Entertainment

Lindsey Vonn Gets Early Christmas Present: A Green Light To Race In January

(Photo by Frazer Harrison/Getty Images)

Katie Jerkovich Entertainment Reporter

Lindsay Vonn announced Monday that after she shared with Santa her Christmas wishes last week, today she got an early present: the green light to race.

“I met Santa last week and I told him my Christmas wishes… and it looks like I have an early present, I CAN SKI SOON!!! I have the green light to race in January!! See, you’re never too old for Santa! #illbeback,” the 34-year-old Olympic gold medalist captioned her post on Instagram, along with a fun video of her with Santa Claus.  (RELATED: Check Out The Hottest 2018 U.S. Female Winter Olympians [SLIDESHOW])

 

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Earlier this month, the champion alpine skier shared that she was going to need more time to heal before she could get back out there to “race again” and try to get Ingemar Stenmark’s World Cup record of 86 wins. She is currently four wins away.

“Hey guys…Despite a positive checkup with my doctor, I still need a little bit more time until I can race again,” Vonn shared. “I feel good and I am training as hard as possible, but I’m not going to return until I feel strong enough to win…”

 

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“So the hunt for [Ingemar] Stenmark’s record will have to wait just a little longer…” she added. “A huge thank you to my fans and team for the support #myinspiration #sorrystmoritz #illbeback #stenmarkisalegend.”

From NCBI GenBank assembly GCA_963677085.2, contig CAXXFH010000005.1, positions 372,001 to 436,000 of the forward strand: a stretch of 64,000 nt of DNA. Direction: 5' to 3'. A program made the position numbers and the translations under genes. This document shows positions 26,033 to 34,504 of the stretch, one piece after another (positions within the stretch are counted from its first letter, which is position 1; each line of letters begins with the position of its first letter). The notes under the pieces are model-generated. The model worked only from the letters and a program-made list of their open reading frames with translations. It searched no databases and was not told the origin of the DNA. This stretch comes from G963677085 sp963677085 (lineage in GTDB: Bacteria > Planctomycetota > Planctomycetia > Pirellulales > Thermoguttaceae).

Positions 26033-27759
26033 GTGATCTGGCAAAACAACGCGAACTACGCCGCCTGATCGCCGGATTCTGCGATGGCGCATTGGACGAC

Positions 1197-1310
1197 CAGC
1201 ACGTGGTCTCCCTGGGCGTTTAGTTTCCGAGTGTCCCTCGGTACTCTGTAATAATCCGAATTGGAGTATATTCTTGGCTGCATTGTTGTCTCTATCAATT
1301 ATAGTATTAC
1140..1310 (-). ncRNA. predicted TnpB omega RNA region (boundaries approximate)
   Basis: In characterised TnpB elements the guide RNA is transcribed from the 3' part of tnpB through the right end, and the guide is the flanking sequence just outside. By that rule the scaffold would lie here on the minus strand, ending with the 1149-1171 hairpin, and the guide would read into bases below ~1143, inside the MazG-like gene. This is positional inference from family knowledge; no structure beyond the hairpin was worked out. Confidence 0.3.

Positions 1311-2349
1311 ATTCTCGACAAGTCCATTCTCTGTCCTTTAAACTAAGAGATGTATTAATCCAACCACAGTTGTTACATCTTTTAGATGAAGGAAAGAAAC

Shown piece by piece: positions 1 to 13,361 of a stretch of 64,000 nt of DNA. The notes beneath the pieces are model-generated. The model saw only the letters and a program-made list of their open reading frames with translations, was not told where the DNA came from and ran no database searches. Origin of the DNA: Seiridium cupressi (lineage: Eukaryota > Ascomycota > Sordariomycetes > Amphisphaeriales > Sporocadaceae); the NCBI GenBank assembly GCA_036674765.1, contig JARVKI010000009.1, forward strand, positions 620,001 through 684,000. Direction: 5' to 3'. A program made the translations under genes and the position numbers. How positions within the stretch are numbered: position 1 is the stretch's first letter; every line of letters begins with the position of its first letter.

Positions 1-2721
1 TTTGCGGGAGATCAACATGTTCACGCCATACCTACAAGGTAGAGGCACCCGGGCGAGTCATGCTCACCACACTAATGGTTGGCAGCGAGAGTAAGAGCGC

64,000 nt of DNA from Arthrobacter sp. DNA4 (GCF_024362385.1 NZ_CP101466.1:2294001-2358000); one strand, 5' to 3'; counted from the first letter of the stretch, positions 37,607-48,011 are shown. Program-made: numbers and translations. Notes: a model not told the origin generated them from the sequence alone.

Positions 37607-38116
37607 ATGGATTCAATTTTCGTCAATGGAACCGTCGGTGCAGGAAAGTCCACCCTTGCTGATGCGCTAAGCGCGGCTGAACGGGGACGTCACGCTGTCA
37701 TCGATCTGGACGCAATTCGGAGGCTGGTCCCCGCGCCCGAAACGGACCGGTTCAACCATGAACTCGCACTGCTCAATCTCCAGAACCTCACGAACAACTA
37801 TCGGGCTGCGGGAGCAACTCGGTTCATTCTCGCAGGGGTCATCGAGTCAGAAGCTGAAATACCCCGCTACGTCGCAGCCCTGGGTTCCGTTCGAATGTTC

As previously reported, the World Cup champion announced that the 2018-2019 season would be her last, record or not.

“Even after two ACL reconstructions, MCL dislocation, multiple meniscal repairs, four tibial plateau fractures, a spiral fracture of my humorous with a plate and 18 screws, a broken ankle, broken fingers and many concussions, I have never questioned my decision to keep skiing,” the Olympic medalist explained.

“Now, as the oldest Olympic medalist at 34 years old, I’ve come to realize that while I’ve accomplished great things with skiing, I need to look past podiums, goals, and competition and find out what my future looks like without it,” she added. “I need to accept that I am good enough without skiing because, at this point, my health and my family need to come first.”

 

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Vonn continued, “Regardless of the record, I am still proud of who I am and what I have accomplished during my career. I have nothing left to prove to myself or anyone else. I am not the nervous little girl standing on top of a mountain anymore; I am a woman ready for the next chapter. I can do this! My legacy will be more than skiing and there are many chapters left to write.”